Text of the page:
The beauty of the california coast is it is full of surprises, especially if you’ve come to live here from other parts of the country or the world – there are pine trees right next to cypress trees by the coastline, there’s oak and fruit trees, there’s marshlands, and blue skies, there’s dry ground, and red rock, creating a picturesque portrait of contrasting, maginificent, unexpected colors, as if painted by the creator herself (no, I will not use the male gender for God, just because ;)). The photo below of my mom and my little boy walking up to the lighthouse is one of my favorites on this trip.

There was this beautiful brown rock as we headed closer to the lighthouse which reminded me of the photos of canyons in the midwest (which I have yet to visit), so we decided to capture the moment with some shots:

As we got closer to the lighthouse steps, we heard the people climbing up say it was a bit tiring and especially for a 5 year old it might be a little hard to climb the 301 steps down and back up. My mom and I told Neil that he didn’t have to walk all the way down if he was tired, but my strong little guy insisted on going all the way down to see and touch the lighthouse and then climb back up (and boy, did he stick to his word without a grime or complaint about the climbing!! ) πŸ™‚

As we climbed down, we saw this beautiful algae which grows on the rocks and gives them this beautiful red color. We were told that there was always crazy wind and fog on this path and we were so incredibly lucky to have gotten a day like this where we could see the blue ocean waters and the lighthouse as we headed down.

After we got down to the lighthouse, we stood inside the lighthouse and the range explained all about how this was one of the oldest lighthouses in America and one of the families who worked there had lived there for 23 years! He told us also about the mechanics of the lighthouse and how it worked, how they kept the light burning many years ago with thousands of tons of coal being hauled to the site, and other interesting facts. Neil listened intently until the ranger was done talking and really seemed to be learning and soaking in the experience πŸ™‚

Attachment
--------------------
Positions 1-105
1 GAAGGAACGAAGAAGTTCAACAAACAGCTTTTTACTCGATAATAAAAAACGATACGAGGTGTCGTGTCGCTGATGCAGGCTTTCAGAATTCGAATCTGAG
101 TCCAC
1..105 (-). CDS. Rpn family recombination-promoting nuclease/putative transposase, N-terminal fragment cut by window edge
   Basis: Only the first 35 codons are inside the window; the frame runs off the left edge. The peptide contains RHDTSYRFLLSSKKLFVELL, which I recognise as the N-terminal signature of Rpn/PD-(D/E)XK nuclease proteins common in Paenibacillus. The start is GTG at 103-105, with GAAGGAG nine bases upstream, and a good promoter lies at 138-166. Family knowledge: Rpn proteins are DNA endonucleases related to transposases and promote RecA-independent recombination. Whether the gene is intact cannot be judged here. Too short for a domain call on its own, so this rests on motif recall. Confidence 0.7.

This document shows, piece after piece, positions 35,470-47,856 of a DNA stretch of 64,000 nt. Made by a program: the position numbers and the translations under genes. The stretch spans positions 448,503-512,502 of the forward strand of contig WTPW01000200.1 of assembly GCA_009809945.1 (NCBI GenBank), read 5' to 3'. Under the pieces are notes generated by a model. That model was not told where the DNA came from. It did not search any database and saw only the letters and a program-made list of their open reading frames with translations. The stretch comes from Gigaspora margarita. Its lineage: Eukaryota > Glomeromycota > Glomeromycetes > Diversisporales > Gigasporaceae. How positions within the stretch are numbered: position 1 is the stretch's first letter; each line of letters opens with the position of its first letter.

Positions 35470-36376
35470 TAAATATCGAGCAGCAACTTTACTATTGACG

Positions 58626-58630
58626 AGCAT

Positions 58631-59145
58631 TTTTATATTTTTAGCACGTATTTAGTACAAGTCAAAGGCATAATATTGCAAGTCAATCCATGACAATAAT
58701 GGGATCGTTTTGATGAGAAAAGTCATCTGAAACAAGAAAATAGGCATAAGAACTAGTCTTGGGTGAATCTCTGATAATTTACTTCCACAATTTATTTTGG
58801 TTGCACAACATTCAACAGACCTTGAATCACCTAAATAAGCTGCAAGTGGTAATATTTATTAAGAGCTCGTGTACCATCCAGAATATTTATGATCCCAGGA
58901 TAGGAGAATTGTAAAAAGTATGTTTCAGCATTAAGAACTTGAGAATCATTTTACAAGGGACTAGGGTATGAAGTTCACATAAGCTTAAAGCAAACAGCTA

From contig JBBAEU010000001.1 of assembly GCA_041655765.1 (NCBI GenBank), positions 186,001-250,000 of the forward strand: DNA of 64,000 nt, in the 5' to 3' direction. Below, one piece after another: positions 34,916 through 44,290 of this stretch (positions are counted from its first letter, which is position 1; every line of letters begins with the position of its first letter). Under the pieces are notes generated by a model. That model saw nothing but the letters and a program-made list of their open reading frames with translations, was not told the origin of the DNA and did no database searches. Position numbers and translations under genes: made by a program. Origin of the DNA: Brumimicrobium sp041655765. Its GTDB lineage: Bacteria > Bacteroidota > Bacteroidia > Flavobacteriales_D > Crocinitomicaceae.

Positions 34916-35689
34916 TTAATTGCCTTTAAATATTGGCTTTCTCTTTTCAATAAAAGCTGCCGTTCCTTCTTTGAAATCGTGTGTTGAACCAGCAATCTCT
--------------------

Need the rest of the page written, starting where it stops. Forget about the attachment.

Finally, we started to hike back up and finally we reached the giftshopΒ  where we bought a mug for Nana which she had loved at the visitor center but didn’t end up buying. We decided it would be our secret surprise for her and I’m sure that would make her happy. There was a donation or tip box for the rangers as we exited the gift shop, and here is what Neil said to me “Mom, can we please put some cash in here like 10 dollars? Because the ranger worked so hard and talked a lot to tell us about the lighthouse, and what if he wanted to buy some water and some juice because his throat was so dry.” I was so touched by his kindness than I emptied all the change I had left into the tip box which made Neil very happy and satisfied πŸ™‚

Isn’t it interesting how we as parents or adults always think we can teach children so many things, while, on the contrary there is just so much that we can learn from children instead? I think this is the most misunderstood thing in parenting.

For example, think about relationships and a petty argument in a relationship, a 5-year old would say sorry together on the count of 3 (that’s what we do, if we think we are both at fault), or I say sorry 100 times (super fast, yes, I’ve mastered this!) if it was my fault, and he says sorry once if it was his fault. These are the rules – sorry, and a hug, and a commitment to avoiding or not doing that thing again. We are then laughing, loving, playing and giggling again. Not complicated, is it? And yet, for adult relationships, be it with a romantic relationship or an adult parent-child relationship or even adult friendships, we struggle to communicate, to let it go, to love. If it were up to me, I would hire a 5 year old as a relationship coach in a day.

Life is joyous, wonderful, not complicated, and afterall, as my guru would say, a gift! Let’s just start seeing life from a child’s eyes, and I promise our experience of life will be so much more richer and fulfilling.

On that thought, I hope you enjoyed reading this post about Pt. Reyes, and please reach out via email with thoughts and comments, or if you need ideas on hikes or what to do in Pt. Reyes!

Mahalo,

Pri.